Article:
A Pierced Tongue Drives a Wheelchair

Jonathan Strickland

Tongue Drive System headset, magnetic tongue stud and smartphone. | Courtesy of Maysam Ghovanloo

Over at Georgia Tech, some engineers have been working on a new type of control system for electric wheelchairs. These chairs are meant for people who have lost the use of their arms and legs. Earlier controls used a small tube through which a person could sip or puff air to give commands to the chair. This new system uses something very different -- a magnetic tongue stud.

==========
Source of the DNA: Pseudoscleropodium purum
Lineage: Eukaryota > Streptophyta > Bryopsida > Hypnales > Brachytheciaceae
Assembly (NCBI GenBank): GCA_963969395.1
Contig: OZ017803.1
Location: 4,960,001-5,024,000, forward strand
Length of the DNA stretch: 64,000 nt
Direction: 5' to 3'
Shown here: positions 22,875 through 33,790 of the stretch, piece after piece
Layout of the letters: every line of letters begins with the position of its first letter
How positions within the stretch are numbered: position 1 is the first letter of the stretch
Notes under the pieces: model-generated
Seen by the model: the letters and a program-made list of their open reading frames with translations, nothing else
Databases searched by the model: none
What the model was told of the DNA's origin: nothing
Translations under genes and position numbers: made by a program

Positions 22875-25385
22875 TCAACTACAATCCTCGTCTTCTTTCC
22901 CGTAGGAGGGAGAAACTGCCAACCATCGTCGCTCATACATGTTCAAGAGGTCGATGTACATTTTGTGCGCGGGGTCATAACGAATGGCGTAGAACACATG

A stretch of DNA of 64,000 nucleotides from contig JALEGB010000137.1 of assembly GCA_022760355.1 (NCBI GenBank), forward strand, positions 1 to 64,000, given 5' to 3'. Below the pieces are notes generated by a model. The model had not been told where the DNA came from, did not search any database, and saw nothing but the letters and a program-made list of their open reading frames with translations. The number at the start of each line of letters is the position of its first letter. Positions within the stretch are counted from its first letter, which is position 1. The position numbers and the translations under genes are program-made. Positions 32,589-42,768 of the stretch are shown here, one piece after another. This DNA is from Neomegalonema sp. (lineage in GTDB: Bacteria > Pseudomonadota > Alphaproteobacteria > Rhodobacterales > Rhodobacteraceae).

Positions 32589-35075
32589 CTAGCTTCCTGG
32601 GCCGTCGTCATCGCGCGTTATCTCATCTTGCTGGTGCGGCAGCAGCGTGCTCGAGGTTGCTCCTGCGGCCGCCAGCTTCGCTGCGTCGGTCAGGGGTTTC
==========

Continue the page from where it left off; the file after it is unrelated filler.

The system tracks the tongue stud's position and motion using a special headset. A smartphone provides all the computing power necessary to translate the tongue stud's movements into actual wheelchair commands. According to the researchers working on the project, subjects became familiar with the system quickly and were able to maneuver their wheelchairs more efficiently than if they had been in a sip-and-puff style chair.

The Tongue Drive can be used to do more than control a wheelchair. It can also be paired with computers to allow people who have suffered paralysis to access and control the computers. It's pretty awesome.

Here's some video of the results. I always find work like this to be inspiring -- humans have this great ability to approach a problem repeatedly, improving our ability to deal with challenges with new technologies and ideas. Check it out!